When I married my husband ten years ago, I reluctantly agreed to move into the older brick home he already owned. I knew the house was outdated. Unfortunately, I didn’t have any experience renovating an older place. Immediately, I noticed the old central air conditioning unit in the home. After thoroughly inspecting the equipment, I was afraid the ancient unit wouldn’t make it through my first summer in my new place. Thankfully, I was wrong. After ten years, this same air conditioning system is still running smoothly. However, it has received some diligent care from a reputable HVAC contractor over the years. On this blog, you will discover the ways an HVAC contractor can restore an older air conditioning unit.
As the weather begins to warm up and the days get longer, it's time to start thinking about readying your home's cooling system and shutting down the heating system. It is a good idea to get all your home's cooling components ready in advance, especially to make sure your air conditioner is working properly. Here are some tips to help you prepare to keep your home cool during summer's sweltering months.
Service Air Conditioner
Begin by removing any protective covering from your outside AC unit and clear debris from around its perimeter. Debris can accumulate around the air conditioner's exterior cover over the winter and can clog its air flow and cause the motor to burn out. Remove any leaves, trash, and other materials from the outside. Trim back any vegetation growth from around the exterior of your air conditioner.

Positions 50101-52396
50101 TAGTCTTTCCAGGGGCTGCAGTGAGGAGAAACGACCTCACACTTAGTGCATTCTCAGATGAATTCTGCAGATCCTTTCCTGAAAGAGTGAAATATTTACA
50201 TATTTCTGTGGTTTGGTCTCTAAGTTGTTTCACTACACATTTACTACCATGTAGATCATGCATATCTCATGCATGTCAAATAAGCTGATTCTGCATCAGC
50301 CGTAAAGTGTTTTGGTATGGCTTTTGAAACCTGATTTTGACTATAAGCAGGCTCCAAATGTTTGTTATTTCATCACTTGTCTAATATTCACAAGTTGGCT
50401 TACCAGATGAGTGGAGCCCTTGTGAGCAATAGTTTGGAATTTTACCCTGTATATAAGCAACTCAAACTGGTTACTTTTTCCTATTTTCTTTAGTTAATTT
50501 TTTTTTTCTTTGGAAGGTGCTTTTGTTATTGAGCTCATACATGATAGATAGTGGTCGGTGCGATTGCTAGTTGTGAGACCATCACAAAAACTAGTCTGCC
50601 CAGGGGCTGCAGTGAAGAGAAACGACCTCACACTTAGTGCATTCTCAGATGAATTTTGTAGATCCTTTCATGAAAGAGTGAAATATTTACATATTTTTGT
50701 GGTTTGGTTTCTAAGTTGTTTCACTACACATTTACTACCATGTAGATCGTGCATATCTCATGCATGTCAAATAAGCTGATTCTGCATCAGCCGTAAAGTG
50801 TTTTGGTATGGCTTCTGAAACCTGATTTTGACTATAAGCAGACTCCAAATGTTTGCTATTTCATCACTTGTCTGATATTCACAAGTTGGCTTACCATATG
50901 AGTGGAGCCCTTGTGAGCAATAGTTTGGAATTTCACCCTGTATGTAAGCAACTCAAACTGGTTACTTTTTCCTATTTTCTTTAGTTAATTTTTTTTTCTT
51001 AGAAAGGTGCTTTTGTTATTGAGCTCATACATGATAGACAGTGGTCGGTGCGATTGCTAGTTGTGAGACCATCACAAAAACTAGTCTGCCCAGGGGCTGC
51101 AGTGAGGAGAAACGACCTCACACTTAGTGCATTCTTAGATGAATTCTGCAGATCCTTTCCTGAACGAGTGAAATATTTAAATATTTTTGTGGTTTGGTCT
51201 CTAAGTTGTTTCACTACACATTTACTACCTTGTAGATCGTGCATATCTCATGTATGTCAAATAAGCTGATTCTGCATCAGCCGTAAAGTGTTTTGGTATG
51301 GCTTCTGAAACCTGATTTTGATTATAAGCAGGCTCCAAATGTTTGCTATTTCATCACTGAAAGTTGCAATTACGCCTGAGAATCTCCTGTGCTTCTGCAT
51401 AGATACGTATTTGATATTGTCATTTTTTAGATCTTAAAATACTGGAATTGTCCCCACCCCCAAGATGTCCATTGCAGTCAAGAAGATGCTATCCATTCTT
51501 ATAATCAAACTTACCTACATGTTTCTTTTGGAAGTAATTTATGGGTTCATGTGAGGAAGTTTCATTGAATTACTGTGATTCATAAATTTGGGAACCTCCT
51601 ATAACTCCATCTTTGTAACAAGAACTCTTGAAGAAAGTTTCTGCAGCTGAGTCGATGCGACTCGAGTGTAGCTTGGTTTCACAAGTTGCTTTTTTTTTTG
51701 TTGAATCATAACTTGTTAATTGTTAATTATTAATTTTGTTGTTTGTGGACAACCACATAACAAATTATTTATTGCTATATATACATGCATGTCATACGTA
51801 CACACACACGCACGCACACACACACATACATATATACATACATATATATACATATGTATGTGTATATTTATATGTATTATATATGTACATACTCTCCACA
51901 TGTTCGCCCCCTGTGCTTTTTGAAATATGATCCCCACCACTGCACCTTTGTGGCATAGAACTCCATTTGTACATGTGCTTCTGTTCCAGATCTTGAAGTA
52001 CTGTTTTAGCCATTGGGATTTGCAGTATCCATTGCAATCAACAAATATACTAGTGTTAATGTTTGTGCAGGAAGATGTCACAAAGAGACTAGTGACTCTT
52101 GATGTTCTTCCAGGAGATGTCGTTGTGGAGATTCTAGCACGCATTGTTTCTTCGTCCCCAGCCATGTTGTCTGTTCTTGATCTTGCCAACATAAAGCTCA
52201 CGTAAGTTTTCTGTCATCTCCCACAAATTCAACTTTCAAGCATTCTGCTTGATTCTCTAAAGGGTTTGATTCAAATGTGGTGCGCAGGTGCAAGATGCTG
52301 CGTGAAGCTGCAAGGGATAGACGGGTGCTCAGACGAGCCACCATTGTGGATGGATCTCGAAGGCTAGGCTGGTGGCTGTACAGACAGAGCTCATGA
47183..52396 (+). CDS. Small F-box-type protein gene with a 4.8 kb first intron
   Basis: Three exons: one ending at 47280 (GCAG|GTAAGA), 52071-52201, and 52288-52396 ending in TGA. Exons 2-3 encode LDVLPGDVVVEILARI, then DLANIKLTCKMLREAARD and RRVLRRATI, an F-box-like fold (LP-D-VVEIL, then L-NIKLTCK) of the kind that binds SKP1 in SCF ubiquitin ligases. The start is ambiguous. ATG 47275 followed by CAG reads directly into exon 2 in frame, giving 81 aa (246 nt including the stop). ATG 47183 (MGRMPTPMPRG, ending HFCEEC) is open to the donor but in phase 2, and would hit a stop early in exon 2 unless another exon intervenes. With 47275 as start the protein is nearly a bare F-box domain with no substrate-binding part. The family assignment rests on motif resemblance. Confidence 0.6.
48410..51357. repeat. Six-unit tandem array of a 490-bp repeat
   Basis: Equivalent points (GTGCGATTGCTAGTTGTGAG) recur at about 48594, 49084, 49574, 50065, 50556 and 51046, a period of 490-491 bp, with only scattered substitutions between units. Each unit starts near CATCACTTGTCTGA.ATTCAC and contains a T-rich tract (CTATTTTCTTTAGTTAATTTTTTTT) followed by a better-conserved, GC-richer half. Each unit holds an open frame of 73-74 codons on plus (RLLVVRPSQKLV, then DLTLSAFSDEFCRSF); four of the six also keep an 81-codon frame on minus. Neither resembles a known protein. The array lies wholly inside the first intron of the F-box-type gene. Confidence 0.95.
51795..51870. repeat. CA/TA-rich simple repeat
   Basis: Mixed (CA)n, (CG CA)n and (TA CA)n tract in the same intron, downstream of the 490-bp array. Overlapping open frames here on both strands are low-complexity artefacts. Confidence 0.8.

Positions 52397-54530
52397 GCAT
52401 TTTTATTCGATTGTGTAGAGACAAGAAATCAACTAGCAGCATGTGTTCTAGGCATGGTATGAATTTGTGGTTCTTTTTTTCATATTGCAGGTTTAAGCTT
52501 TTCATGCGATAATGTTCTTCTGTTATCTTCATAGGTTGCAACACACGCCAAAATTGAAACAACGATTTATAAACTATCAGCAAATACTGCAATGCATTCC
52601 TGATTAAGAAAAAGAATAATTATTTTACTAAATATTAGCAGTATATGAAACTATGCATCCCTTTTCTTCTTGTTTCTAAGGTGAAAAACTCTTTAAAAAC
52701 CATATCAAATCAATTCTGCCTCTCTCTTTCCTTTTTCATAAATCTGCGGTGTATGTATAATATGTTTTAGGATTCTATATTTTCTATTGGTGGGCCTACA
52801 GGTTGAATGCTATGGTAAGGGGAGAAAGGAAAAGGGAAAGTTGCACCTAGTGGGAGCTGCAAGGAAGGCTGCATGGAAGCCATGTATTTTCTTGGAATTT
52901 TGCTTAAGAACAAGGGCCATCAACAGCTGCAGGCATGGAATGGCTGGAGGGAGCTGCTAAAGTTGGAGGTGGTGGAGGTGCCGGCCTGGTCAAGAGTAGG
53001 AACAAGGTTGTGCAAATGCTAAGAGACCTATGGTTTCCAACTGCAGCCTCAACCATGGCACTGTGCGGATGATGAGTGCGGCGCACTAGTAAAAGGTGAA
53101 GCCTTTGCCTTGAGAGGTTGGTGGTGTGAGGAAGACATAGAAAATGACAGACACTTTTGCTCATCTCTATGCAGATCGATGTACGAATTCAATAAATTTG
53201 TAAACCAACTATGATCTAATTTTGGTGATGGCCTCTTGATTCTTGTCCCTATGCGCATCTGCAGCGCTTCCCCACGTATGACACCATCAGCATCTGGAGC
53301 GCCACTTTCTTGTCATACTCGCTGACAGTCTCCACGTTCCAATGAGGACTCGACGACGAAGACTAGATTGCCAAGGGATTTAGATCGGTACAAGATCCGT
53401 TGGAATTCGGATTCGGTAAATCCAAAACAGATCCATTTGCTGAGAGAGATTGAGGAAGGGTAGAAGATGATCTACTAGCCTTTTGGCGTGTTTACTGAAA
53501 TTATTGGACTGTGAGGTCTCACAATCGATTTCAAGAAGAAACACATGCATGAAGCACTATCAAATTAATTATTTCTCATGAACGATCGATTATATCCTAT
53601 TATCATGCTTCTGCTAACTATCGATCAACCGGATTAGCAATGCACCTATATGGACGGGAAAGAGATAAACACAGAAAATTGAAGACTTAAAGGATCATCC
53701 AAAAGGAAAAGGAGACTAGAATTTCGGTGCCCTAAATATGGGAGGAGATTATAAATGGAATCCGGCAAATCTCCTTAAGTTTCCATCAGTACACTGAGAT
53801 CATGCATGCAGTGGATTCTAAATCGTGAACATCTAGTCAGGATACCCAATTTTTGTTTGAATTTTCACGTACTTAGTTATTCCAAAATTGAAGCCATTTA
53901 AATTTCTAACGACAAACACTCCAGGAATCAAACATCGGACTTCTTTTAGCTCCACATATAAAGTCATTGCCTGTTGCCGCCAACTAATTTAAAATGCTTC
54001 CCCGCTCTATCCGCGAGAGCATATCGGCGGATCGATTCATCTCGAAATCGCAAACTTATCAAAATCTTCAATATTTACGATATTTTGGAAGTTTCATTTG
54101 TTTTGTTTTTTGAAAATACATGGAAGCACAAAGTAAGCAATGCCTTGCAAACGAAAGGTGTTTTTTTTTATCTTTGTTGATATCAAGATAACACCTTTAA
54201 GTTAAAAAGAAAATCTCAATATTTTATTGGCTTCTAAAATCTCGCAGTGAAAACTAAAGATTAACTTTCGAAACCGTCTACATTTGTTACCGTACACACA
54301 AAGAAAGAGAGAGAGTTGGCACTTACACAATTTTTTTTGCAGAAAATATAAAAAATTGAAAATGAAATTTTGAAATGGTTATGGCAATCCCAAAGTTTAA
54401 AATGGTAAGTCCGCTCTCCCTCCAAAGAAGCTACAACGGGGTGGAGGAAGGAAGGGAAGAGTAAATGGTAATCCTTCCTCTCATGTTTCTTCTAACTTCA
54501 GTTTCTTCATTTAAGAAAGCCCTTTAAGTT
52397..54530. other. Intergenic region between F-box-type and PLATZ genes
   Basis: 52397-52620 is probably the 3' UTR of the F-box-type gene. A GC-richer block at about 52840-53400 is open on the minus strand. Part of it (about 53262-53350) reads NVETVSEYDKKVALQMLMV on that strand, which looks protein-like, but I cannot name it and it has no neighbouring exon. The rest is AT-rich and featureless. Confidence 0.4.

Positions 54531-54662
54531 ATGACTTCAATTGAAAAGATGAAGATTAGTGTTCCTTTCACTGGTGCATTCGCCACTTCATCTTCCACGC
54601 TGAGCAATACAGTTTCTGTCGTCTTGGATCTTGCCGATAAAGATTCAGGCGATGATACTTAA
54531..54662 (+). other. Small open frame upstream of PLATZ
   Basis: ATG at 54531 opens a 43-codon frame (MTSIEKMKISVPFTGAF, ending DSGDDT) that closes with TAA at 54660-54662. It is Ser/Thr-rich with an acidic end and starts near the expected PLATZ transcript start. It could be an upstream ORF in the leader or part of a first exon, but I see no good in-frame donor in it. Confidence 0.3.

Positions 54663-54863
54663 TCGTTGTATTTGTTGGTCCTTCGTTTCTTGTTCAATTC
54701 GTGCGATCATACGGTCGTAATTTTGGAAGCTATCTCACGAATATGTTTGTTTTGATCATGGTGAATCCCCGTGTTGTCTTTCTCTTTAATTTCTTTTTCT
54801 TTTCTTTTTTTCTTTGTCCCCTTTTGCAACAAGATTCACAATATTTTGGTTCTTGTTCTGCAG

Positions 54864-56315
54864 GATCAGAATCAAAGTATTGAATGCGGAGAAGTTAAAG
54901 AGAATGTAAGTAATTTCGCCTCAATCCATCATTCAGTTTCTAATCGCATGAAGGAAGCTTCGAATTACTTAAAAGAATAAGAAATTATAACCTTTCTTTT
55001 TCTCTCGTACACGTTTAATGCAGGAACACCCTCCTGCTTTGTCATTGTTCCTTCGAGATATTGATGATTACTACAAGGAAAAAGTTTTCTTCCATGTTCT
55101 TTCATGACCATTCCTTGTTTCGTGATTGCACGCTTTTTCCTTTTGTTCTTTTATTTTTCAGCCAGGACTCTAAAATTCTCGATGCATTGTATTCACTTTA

Call your HVAC repair professional to come and complete a professional tune-up, cleaning, and maintenance check on your air conditioner. If your air conditioner is newer, this regular maintenance may be part of its warranty but is always a good idea to ensure all components are working properly, especially on an older unit. Talk to your HVAC professional about signing up for a service contract, which can help you save money on your annual tune-ups and may even save you money if any repairs are needed, later on.
Check Ventilation Openings
If your home's air conditioner cools your home through a series of ventilation ducts, make sure the vents blow the air properly to cool your home. During winter, for example, any heating vents near the ceiling should be positioned to direct airflow downward. During summer, switch the vents, so they blow air upward to help circulate air downward, as cold air naturally flows downward.
Also, check to make sure nothing has been placed to block your fresh-air return vents and outflow vents. In early spring when you shut off the heat, and before you turn on the air conditioner, your vents don't get used and may become inadvertently shut or blocked by furniture and boxes.
Switch Ceiling Fan Rotation
If your home has any ceiling fans you have been using during winter to circulate the warm air downward, you will want to reverse the rotation of the ceiling fan blades. To circulate warm air through a room, the ceiling fan blades should rotate clockwise. During the summer your ceiling fan blades need to rotate counter-clockwise to push air down from the ceiling. This movement will more easily cool the room and keep you comfortable.